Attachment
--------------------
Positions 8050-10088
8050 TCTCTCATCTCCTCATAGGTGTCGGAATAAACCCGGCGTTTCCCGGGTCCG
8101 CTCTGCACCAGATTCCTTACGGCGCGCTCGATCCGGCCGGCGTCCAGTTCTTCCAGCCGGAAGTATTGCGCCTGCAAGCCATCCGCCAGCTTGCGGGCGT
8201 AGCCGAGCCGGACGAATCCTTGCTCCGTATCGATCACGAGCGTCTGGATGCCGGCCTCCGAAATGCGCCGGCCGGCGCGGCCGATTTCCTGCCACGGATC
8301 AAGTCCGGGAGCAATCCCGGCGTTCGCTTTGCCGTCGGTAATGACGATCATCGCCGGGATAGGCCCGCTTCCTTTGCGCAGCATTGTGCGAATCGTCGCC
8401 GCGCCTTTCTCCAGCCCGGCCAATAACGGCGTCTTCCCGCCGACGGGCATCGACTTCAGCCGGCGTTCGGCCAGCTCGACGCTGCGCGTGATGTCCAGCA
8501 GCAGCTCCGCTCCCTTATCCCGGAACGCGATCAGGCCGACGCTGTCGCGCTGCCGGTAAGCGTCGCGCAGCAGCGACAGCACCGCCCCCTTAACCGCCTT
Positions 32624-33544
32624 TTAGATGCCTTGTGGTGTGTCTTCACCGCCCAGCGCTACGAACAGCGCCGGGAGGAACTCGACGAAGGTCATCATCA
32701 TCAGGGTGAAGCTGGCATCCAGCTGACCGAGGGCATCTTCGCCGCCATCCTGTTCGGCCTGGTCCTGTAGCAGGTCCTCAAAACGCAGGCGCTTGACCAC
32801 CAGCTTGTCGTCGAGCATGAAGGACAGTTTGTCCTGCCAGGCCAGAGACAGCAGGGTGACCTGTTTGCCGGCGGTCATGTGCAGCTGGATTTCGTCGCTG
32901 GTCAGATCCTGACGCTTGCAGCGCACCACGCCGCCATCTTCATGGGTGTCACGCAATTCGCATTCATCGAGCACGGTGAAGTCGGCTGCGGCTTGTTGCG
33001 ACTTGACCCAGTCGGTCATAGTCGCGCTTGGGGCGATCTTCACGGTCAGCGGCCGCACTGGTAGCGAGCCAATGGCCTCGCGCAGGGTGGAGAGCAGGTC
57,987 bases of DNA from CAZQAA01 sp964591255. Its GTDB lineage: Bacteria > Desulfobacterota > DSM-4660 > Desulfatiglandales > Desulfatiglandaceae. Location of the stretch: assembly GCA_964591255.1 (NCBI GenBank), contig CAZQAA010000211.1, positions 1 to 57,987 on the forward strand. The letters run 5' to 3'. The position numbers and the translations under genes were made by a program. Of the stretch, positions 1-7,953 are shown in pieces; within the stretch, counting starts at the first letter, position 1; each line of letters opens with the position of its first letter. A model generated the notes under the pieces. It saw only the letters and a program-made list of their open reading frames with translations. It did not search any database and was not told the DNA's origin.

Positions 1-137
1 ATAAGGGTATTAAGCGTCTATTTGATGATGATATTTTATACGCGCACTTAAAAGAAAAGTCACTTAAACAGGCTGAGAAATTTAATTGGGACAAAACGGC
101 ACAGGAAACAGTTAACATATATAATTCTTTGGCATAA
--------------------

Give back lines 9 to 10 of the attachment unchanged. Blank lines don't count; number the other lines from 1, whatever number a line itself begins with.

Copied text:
32624 TTAGATGCCTTGTGGTGTGTCTTCACCGCCCAGCGCTACGAACAGCGCCGGGAGGAACTCGACGAAGGTCATCATCA
32701 TCAGGGTGAAGCTGGCATCCAGCTGACCGAGGGCATCTTCGCCGCCATCCTGTTCGGCCTGGTCCTGTAGCAGGTCCTCAAAACGCAGGCGCTTGACCAC